A fundamentalist Muslim group has republished a video online of an imam declaring a wife is committing a ‘major sin’ by refusing to have sex with her husband, despite outrage from feminists and senior ministers.
Nassim Abdi was condemned after telling an Auburn mosque in western Sydney a woman would be ‘cursed’ by angels for withholding marital intimacy.
The Ahlus Sunnah Wal Jamaah Association, a fundamentalist Sunni group, pulled the video from YouTube on Tuesday after Daily Mail Australia contacted it about the sermon, which state Attorney-General Mark Speakman called ‘repugnant’.
It reposted the video, however, with an Arabic subtitle over a section where Mr Abdi said: ‘If the man calls the wife to bed and she refuses, the angels curse this woman and he sleeps with her whilst he’s angry, the angels curse her until she wakes up.’
Mr Abdi also published a clarifying video claiming he had made a ‘slip of the tongue’ and he did not condone rape in his sermon titled: ‘Prohibitions regarding intimacy in marriage.’
‘In regards to marital rape, or any other type of rape, 100 per cent I do not condone, I do not accept rape in marriage or outside of marriage or any other type of rape,’ he said.
‘The problematic statement which was a clear slip of the tongue and an accidental one, was that he sleeps with her whilst he’s angry with her.’
In his original sermon at the mosque, above the Bukhari House Islamic Bookstore in Auburn, Mr Abdi said a wife had a duty to make herself available to her husband’s sexual demands.
‘If the husband calls the wife to be intimate and there’s no legitimate reason for the woman to say no, then she must answer the call of her husband,’ he said on Friday night.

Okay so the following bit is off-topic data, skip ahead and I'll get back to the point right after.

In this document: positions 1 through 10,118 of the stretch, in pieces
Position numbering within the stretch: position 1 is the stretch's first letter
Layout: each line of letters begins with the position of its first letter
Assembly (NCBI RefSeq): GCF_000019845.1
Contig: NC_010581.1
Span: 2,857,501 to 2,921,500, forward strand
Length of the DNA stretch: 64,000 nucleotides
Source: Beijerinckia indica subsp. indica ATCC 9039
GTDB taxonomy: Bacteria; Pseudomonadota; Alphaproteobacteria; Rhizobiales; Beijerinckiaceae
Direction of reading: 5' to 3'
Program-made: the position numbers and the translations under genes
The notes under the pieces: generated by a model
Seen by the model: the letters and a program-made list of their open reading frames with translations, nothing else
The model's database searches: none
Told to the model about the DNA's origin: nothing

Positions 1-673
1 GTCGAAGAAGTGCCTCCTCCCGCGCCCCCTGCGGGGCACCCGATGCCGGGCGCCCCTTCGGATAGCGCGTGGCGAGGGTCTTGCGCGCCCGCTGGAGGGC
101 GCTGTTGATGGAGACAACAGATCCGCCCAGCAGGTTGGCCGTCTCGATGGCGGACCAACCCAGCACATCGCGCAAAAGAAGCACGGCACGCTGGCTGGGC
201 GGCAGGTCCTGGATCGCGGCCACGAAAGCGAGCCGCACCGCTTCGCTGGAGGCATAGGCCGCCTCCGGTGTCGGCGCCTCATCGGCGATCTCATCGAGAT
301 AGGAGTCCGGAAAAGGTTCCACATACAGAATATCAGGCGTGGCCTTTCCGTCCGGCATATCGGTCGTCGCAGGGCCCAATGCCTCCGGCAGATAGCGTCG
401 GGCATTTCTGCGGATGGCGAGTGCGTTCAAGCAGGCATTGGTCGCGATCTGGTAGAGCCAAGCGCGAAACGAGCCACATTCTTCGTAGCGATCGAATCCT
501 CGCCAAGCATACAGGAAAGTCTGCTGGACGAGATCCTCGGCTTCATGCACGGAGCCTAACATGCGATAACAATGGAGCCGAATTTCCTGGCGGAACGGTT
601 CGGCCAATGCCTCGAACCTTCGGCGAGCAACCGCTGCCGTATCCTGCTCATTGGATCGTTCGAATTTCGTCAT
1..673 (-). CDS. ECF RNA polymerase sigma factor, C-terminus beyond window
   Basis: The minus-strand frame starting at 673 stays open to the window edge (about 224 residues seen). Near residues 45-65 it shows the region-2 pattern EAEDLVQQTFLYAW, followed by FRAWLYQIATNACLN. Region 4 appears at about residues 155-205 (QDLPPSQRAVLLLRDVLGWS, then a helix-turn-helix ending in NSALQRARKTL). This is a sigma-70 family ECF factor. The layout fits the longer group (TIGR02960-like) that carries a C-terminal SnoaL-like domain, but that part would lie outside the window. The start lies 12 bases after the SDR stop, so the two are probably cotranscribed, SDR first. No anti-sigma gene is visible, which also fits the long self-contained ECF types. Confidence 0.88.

‘She must answer the call of her husband and if not she has committed a major sin.’
Mr Abdi preaches a seventh-century fundamentalist version of Salafist Islam from Saudi Arabia with the Ahlus Sunnah Wal Jamaah Association, which also advocates aspects of Sharia law.
Long-time feminist Eva Cox described him as a ‘nutter’, while stressing Islam was not the only religion with fundamentalists who disrespected women’s rights.
‘Somebody needs to inform the preacher that he’s preaching something which is illegal,’ she told Daily Mail Australia.
‘Preaching something which is illegal maybe should be banned.
‘I’m sorry we’ve got these nutters.’
Macquarie University research professor Catharine Lumby, a gender adviser with the National Rugby League, described the sermon as ‘hate speech’.
‘That kind of speech should be investigated. I believe in freedom of speech but I believe in limits to freedom of speech where violence is being advocated,’ she said.
‘It is absolutely against the law in this country what he’s advocating.
‘It’s a form of hate speech.’
Both feminists from an academic background stressed that fundamentalist Christians, too, had described women as the sexual property of men and said the sermon was not a reflection on all Australian Muslims.
Mr Abdi has previously declared it sinful for Muslim women to show their ears in public and for parents to allow their children to listen to music in the car.
He has also called for Muslims to stop their daughters going to university because it could lead to premarital sex.
Professor Lumby said Mr Abdi’s sermon could encourage Muslim men to commit domestic violence.
‘I would say it’s incitement to commit a criminal offence: if your wife doesn’t submit, then you still have the right to take her. That is a crime under Australian law,’ she said.
‘Shocking. The more I think about what this fundamentalist preacher said, in a way he’s advocating a form of domestic violence.’
New South Wales amended the Crimes Act this year to give three-year jail terms for inciting violence based on race, religion or sexuality.
However, it didn’t specifically target the comments of religious preachers.
Attorney-General Mark Speakman said Mr Abdi’s remarks were a matter for police.
‘Non-consensual sex is a serious crime which should be reported to the police,’ he told Daily Mail Australia on Wednesday.
‘Respect for all women is a central value of Australian society.
‘The views expressed by this preacher are repugnant to those values.’
Marital rape didn’t become a crime across Australia until 1994, with South Australia in 1976 becoming the first state to criminalise sexual assault in a marriage.